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Jumat, 23 September 2011 | 02.54 | 0 Comments

How panic in Europe could hurt UK house prices

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23 September, 2011
  • How panic in Europe could hurt UK house prices
  • Recommended article: An unloved small-cap property company
  • Yesterday's close: FTSE 100 down 4.7% at 5,041... Gold down 2.37% to $1,740.13/oz... £/$ - 1.5343
From David Stevenson, across the river from the City

Dear Golden Jann,

David Stevenson It’s probably safe to say that markets didn’t think much of Operation Twist.

Yesterday was brutal. The FTSE 100 plunged 4.7%, while French shares fell 5.2% and the German Dax lost 5%.

The similarities to 2008 and the Lehman Brothers collapse are growing by the minute. Shares, commodities, gold – everything fell as investors ran to the ‘safety’ of the US dollar.

And in the background, there’s another Lehman-era disaster brewing. One that could hit a market very much closer to most British people’s hearts.

The UK housing market…

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The Bank of England may lose control of interest rates

British house prices have been remarkably resilient following the global economic crisis. Sure, in ‘real’ (inflation-adjusted) terms, they’ve fallen a fair bit from the peak, outside London. But they remain hugely expensive on a historic basis.

What’s kept them propped up? Bulls will go on and on about supply and demand. But in reality, it all comes down to interest rates. With the Bank of England slashing the bank rate to 0.5%, many homeowners have seen the cost of their mortgages plunge to unheard-of lows. That’s enabled people to hang on to homes they might otherwise have been forced to sell.

Surely with the current carnage in the markets, we can at least rely on interest rates to stay low? Certainly the Bank of England has no plans to hike rates any time soon. Indeed, a fresh bout of quantitative easing seems far more likely.

But it’s not just down to the Bank. The cost of home loans may be bottoming out. And it all stems from what’s going wrong in the European banking system. Let me explain.

Counterparty risk is making a comeback

We wrote recently about counterparty risk. In short, it’s the risk that you make a deal with someone, and they then fail to hold up their end. Like backing a winner at the races, and then finding the bookie has done a runner when you go to collect your winnings.

Counterparty risk becomes a serious problem when banks start to get worried about lending to each other. And that’s what’s happening in Europe right now. Small wonder. The International Monetary Fund (IMF) has just warned that European banks are sitting on a staggering €300bn of losses from the eurozone sovereign debt crisis. Would you want to lend to anyone who might be exposed to that sort of loss?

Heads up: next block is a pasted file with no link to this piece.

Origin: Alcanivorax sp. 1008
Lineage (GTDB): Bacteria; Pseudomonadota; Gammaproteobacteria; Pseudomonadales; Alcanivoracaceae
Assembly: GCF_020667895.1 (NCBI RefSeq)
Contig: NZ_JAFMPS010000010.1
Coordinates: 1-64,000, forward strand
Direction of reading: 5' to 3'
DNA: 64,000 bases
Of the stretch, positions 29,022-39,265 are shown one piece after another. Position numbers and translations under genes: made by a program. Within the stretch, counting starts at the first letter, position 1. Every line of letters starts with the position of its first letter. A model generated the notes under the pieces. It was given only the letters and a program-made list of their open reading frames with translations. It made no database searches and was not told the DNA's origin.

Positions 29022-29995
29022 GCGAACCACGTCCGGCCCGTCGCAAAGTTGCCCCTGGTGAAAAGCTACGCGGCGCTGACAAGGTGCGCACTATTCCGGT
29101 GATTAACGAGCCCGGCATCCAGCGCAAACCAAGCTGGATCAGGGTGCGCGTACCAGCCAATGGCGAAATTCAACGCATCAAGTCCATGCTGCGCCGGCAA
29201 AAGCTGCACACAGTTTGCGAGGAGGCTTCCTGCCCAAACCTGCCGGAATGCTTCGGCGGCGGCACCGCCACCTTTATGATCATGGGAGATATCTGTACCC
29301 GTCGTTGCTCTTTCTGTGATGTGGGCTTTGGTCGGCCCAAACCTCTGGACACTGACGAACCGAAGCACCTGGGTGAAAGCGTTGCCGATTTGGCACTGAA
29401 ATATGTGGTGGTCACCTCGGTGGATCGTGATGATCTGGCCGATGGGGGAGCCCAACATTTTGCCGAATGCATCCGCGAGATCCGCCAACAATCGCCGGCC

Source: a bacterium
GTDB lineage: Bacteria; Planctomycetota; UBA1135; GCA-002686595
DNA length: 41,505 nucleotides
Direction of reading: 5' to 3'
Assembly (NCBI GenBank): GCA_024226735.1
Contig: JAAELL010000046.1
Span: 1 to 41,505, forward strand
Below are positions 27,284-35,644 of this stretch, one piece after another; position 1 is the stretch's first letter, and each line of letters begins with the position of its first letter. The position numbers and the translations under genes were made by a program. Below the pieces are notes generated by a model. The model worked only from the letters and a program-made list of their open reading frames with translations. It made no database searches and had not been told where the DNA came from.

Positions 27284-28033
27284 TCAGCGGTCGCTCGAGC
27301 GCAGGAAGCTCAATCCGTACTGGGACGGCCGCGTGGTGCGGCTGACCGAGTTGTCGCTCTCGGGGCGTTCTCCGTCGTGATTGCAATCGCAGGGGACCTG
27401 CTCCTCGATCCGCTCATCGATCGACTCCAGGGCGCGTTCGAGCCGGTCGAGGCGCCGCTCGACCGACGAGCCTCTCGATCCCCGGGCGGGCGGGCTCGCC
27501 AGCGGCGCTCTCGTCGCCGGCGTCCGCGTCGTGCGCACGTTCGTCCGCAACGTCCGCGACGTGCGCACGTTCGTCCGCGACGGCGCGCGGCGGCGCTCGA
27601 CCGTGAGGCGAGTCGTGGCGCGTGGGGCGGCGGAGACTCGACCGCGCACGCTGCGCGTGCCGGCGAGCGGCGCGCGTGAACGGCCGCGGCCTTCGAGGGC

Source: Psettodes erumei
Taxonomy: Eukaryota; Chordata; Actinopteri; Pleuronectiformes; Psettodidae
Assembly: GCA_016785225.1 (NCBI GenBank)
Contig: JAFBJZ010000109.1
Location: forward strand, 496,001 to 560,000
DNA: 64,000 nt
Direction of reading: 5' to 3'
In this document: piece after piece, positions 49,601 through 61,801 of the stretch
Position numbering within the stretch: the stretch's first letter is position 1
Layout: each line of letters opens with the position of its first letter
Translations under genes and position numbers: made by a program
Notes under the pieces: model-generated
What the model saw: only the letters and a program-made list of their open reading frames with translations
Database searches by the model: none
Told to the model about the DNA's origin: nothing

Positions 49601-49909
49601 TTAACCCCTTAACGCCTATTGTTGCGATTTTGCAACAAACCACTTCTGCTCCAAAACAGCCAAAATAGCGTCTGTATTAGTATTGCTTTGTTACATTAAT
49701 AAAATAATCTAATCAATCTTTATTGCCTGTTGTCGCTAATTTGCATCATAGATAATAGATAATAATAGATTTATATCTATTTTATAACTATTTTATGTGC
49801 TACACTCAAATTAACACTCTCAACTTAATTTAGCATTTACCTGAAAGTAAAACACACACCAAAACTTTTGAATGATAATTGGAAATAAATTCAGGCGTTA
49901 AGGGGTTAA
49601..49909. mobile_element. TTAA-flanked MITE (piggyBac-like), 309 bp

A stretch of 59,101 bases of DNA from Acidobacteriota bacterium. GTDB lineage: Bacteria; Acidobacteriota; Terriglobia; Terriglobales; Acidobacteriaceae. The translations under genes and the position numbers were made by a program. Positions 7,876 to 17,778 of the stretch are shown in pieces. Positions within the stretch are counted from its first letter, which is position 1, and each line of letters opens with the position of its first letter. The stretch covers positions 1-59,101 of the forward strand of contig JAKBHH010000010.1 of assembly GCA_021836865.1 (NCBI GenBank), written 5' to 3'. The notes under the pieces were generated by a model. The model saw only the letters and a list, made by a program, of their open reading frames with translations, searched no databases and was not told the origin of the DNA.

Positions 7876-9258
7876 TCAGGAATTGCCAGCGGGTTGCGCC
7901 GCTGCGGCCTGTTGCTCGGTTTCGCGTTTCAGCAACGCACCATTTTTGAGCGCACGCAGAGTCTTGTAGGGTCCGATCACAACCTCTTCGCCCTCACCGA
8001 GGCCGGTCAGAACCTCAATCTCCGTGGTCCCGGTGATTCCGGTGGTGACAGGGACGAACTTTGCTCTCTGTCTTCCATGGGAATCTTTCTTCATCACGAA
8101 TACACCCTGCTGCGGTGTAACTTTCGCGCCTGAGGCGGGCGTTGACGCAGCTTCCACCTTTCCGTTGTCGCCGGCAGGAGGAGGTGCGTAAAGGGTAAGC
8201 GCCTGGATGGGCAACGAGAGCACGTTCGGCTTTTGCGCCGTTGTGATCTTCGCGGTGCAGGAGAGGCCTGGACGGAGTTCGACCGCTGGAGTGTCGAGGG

As the IMF says, this is putting the financial system in its greatest danger for years. For one thing, these losses will prove very nasty news for Europe’s economy. Interbank lending is already falling. If the carnage in other markets continues, it’ll probably freeze up even more.

That’ll make credit even harder for businesses and households to get hold of. And this is where the interest rate risk we were talking about earlier comes in. This chart makes the point (it looks complex, but bear with me – it really isn’t).

Source: Bloomberg

The purple line is the key. This is the gap in ten-year swap rates – which you can read about here – between Germany and the eurozone overall.

What does that mean? Germany is seen as the safest country in the EU. So the higher the purple line goes, the more worried markets are about the state of the rest of eurozone. As jitters over Greece, Portugal, Ireland, Spain and Italy have grown, the Germany/euro swap rate gap has climbed steadily. In fact it has now risen to the levels it reached when Lehman went bust.

And here’s the nub of the problem – this also affects the UK.

The blue line on the chart is the three-month London interbank rate (LIBOR) at which banks lend sterling to each other for three-month periods. During the last two months in particular – as you can see clearly on the chart – it has been pulled higher by the purple line. That’s despite the fact that the Bank of England rate (the black line) hasn’t budged from 0.5%.

Why now could be a good time to fix your mortgage

In other words, almost every day, UK banks are being forced to pay more to borrow in the money markets.